Pyglet ( is a “cross-platform windowing and multimedia library for Python.” That means that it can be used to build visual applications with their own windows and elements such as text, moving images, sound, and responsiveness to user events such as key presses and mouse movements.

This chapter will give a brief introduction to installing Pyglet and making (very) simple visual applications with it.

As a note, Pyglet is not considered the best Python game library as of November 2015, as it hasn’t been maintained consistently in recent years. PyGame ( probably holds that distinction for now (though these things change quickly).

However, Pyglet is simpler, more “Pythonic”, and doesn’t depend on any other modules. That makes it a better learning tool. If you can understand Pyglet, you will be well positioned to understand other graphics and visual application modules.

The official Pyglet documentation is located here:

The Pyglet docs will go into much more detail about concepts that are only briefly discussed in this chapter. Be warned, however, that they are sometimes incomplete.


Pyglet is an official Python package, meaning that it can be installed by simply running the following in the terminal:

pip install pyglet

This will install Pyglet into the Lib/site-packages directory of your Python installation. To see a list of packages you’ve installed, use the command:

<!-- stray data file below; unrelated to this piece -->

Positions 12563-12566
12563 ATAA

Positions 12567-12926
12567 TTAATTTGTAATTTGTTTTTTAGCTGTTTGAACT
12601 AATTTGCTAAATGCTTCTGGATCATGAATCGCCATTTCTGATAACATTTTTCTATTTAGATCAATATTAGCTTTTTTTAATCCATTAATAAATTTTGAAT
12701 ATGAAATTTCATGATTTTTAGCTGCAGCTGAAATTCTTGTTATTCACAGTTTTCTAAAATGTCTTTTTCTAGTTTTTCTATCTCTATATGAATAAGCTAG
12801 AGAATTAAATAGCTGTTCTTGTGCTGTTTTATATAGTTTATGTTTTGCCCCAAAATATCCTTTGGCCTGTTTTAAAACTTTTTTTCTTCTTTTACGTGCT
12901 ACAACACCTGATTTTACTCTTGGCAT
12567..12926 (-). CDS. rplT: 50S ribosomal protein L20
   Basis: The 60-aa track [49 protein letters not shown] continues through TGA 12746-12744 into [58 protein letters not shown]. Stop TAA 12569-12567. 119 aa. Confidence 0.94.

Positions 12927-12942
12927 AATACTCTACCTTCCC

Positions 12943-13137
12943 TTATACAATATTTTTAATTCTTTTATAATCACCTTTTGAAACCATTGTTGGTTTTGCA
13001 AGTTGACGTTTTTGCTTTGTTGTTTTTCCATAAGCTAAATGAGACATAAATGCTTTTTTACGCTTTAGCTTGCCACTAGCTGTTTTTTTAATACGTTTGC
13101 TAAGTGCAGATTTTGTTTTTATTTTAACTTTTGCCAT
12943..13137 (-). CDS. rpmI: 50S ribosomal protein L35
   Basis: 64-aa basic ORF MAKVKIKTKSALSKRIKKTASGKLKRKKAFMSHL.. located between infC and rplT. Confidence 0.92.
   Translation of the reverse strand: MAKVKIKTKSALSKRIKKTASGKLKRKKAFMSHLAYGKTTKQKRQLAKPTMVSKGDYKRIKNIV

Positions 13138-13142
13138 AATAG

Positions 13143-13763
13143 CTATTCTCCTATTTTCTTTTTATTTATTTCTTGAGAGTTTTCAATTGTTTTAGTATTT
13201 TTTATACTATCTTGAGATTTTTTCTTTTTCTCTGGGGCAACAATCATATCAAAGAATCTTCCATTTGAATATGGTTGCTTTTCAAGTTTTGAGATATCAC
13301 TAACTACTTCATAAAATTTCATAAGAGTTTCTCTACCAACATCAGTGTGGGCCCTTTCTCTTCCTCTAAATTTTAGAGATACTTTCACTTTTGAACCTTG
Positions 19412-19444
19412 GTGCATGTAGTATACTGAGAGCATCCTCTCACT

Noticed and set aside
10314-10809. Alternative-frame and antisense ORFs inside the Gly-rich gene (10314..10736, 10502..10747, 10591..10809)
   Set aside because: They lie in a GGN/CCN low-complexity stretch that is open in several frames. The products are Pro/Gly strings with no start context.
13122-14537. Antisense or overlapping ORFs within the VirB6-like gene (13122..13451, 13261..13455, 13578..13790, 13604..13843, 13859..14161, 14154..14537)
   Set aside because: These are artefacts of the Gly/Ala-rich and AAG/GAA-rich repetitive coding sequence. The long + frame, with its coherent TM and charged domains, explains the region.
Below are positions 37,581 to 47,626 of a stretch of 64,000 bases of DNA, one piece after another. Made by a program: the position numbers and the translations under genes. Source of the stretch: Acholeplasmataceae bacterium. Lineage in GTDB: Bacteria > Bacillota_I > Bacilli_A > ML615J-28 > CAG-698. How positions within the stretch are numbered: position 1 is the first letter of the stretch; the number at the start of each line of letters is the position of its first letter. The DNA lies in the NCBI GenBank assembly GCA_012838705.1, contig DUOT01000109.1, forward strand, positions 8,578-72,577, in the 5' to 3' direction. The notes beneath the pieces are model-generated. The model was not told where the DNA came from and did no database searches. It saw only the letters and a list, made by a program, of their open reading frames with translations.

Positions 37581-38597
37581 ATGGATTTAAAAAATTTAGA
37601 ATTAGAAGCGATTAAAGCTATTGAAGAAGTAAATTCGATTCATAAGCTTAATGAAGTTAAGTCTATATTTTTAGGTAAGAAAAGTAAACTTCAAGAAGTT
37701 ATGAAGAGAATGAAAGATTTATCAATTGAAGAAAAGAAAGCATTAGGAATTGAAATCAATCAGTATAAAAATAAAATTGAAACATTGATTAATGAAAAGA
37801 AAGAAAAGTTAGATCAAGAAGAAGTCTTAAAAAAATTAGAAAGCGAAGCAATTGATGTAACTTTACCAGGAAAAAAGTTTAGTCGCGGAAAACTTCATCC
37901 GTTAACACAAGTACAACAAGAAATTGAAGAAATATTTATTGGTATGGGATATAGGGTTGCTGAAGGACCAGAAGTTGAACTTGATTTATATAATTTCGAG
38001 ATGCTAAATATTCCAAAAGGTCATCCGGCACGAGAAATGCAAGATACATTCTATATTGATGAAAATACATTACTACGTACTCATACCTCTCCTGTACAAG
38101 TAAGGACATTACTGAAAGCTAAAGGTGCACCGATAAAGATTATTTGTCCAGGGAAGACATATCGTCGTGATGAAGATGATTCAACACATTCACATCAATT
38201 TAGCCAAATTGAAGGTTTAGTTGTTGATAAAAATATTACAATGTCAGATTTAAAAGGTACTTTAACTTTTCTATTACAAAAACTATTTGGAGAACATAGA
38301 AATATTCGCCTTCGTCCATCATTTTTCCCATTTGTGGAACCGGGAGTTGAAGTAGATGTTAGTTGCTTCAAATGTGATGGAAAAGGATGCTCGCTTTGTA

pip freeze -l

If you scroll down, you should see one called ‘pyglet==1.2.4’.

Alternatively, or if you run into problems, you can try following the official installation instructions available here:

To confirm that Pyglet installed correctly, try running a little Python code (either by saving it with a text editor and running it from the terminal, or by running it in the interactive Python shell):

import pyglet

If you don’t get an error when you try to do that import, you can be pretty sure you’ve installed it correctly.

Basics of Pyglet

To understand Pyglet, you have to understand 4 basic things:

  1. Creating windows
  2. Running the Pyglet event loop
  3. Getting your windows to listen for events
  4. Making things happen in your windows

We’ll talk about these in that order.

Additional Notes

The Pyglet documentation available at goes into much more detail than this introduction.

However, that documentation, rather than using subclassing uses something called function decorators, to achieve the function overwrites that it needs to produce real results. That approach produces identical results to subclassing, but is slightly more compact (though also, in our opinion, harder to understand).

The documentation discusses this design decision and alternatives to it, such as subclassing, here:

In the following pages, we introduce the Pyglet features using subclassing.

Next Section - The pyglet Window class